That's not the sound the Clathrus archeri fungus makes when it erupts from its egg-sack. But it sure seems like it should be.
When the squid-like stinkhorn fungus raises its gloopy, toothed arms to the heavens, it might look like it's enacting some salutation to an alien sun. But its purpose is in fact much more earthly: to attract swarms of hungry flies that will spread spores embedded in the fungus' sticky arm-gloop across the surrounding countryside. (You know, normal horrifying fungus stuff.)
C. archeri isn't new, but many people are just now discovering its purplish, diabolic majesty through a viral post on Reddit.
"What continent is that from so I make sure never to go there?" the top commenter asked.
The fungus is native to New Zealand and Australia, but it spread through Asia and Europe in 1914 — apparently stowed away among military supplies during the First World War, according to the Royal Botanical Gardens' site, Kew.org. And in 1982, the mycologists David Arora and William R. Burk announced that C. archeri had spread to North America. The specimens they found in California likely descended from spores carried over on exotic plants, the researchers said. Those specimens are part of a small collection of the freakish fruiters that remains active on this side of the Pacific. [Microscopic Worlds Gallery: Fascinating Fungi]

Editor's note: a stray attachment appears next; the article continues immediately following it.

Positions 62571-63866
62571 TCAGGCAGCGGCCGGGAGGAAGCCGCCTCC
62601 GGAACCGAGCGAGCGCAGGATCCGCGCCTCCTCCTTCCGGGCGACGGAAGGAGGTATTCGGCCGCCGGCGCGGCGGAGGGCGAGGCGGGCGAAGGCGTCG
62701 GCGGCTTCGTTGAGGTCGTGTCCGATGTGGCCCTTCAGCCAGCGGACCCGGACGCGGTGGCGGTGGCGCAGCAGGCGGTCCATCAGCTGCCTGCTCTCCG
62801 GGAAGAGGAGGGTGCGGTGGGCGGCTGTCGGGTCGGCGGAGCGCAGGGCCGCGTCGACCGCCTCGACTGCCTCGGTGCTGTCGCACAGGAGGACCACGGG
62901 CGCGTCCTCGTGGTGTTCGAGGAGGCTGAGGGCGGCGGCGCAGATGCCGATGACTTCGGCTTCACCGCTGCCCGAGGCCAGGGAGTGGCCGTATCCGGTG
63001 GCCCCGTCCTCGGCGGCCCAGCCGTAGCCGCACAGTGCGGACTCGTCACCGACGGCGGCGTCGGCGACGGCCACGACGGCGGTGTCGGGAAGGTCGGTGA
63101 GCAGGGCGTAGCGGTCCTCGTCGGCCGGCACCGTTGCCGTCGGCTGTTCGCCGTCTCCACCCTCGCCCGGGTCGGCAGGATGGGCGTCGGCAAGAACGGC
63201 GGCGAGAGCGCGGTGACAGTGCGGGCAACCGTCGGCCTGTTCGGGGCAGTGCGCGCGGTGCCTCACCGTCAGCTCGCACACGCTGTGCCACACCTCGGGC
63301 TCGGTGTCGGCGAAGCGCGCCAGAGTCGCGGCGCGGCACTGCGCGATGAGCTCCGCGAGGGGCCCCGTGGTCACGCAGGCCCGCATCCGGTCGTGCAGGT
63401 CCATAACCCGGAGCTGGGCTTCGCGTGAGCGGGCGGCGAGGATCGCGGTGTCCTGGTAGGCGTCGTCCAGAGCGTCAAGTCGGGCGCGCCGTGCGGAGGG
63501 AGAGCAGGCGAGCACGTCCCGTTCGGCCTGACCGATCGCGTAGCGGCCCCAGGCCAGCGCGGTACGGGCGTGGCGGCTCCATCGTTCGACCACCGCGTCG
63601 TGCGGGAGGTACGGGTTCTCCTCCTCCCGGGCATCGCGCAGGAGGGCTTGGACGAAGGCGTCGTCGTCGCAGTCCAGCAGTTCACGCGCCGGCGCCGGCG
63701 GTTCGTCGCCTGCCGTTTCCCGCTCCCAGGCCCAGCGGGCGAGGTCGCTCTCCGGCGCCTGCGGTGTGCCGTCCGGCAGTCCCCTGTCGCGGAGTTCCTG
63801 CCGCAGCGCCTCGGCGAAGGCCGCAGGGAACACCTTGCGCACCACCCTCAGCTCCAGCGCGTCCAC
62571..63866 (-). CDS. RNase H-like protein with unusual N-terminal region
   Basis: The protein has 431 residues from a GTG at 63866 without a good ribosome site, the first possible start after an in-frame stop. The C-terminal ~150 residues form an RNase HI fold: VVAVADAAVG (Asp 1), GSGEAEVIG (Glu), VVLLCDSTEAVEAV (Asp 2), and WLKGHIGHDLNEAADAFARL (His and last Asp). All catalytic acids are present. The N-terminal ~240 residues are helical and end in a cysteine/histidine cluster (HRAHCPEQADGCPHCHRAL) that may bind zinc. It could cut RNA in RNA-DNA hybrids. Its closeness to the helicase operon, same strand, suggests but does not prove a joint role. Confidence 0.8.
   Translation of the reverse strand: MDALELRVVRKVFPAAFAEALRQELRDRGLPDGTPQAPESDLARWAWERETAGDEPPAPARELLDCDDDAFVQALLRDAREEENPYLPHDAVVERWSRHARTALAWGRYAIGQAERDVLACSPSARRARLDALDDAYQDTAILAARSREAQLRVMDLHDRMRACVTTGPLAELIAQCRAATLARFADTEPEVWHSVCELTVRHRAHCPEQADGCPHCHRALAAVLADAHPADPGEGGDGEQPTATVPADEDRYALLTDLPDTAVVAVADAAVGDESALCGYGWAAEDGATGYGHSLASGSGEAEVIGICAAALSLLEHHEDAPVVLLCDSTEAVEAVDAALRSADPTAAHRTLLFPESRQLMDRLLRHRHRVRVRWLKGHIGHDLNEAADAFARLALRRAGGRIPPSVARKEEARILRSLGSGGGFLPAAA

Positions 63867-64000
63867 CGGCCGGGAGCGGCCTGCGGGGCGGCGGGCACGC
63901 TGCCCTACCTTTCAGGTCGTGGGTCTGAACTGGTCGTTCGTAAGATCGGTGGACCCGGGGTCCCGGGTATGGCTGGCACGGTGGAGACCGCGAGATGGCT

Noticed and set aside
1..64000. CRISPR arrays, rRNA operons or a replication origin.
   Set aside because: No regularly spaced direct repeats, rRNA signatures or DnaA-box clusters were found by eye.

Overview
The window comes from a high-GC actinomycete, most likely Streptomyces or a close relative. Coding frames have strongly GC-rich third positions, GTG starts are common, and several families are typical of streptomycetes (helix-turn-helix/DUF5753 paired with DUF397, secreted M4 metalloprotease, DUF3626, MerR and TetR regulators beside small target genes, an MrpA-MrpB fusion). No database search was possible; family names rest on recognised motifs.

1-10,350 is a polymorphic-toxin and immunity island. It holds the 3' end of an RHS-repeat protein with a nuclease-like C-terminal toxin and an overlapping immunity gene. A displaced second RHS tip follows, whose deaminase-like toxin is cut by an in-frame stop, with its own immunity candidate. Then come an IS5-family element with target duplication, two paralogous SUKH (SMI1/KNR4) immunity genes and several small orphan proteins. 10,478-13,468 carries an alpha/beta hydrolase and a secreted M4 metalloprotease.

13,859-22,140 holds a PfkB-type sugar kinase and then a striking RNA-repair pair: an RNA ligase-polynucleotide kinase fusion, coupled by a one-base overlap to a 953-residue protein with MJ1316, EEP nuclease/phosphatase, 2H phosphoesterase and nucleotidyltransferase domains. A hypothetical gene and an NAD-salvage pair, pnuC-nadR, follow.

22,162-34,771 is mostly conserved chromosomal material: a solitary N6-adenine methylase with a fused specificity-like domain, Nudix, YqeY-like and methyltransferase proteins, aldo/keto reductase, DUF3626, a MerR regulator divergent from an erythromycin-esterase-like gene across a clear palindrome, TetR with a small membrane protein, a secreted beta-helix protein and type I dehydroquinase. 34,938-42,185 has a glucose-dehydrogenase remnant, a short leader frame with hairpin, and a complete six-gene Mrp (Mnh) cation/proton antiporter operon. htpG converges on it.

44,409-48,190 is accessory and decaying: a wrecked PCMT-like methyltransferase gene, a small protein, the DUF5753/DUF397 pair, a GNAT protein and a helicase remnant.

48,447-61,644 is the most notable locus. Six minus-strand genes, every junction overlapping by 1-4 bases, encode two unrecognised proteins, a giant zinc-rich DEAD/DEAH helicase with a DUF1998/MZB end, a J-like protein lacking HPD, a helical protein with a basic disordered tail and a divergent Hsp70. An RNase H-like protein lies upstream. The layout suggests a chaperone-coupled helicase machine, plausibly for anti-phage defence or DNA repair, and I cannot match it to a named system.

Termed "devil's fingers" outside scientific circles, C. archeri typically turns up in clusters in the soil around decaying wood chips and old stumps, or in leaf litter, according to Kew.
Arora and Burk wrote in their 1982 paper in the journal Mycologia that C. archeri first appears as an innocent-looking white or beige ball. This object is not hard, but rather covered in a smooth or scaly membrane that deforms under the finger of anyone brave enough to touch it.
That ball swells and grows turgid before a lattice of up to 12 tapering white arms burst out, their inward-facing sides smeared with a stinking purple tissue seeded with spores. The egg-like ball remains at the base of the fungus as the arms reach upward from the opening to a height of 1.5 to 3 inches (4 to 8 centimeters). After the interlinked, spongy-textured arms strain as high as they can skyward, they split and unfold earthward "like the petals of a flower" Arora and Burk wrote in their paper — but, you know, slimier.
Eventually, the spread arms dry out into brittle, blackish husks.
Kew states that the fungus, which is related to stinkhorn species that turn up on dinner plates in some countries, is neither toxic nor dangerous. Still, you might want to avoid biting into one. Arora and Burk broke from the generally strict scientific tone of their '82 paper to note that the things smell "like rotting crab."
Originally published on Live Science.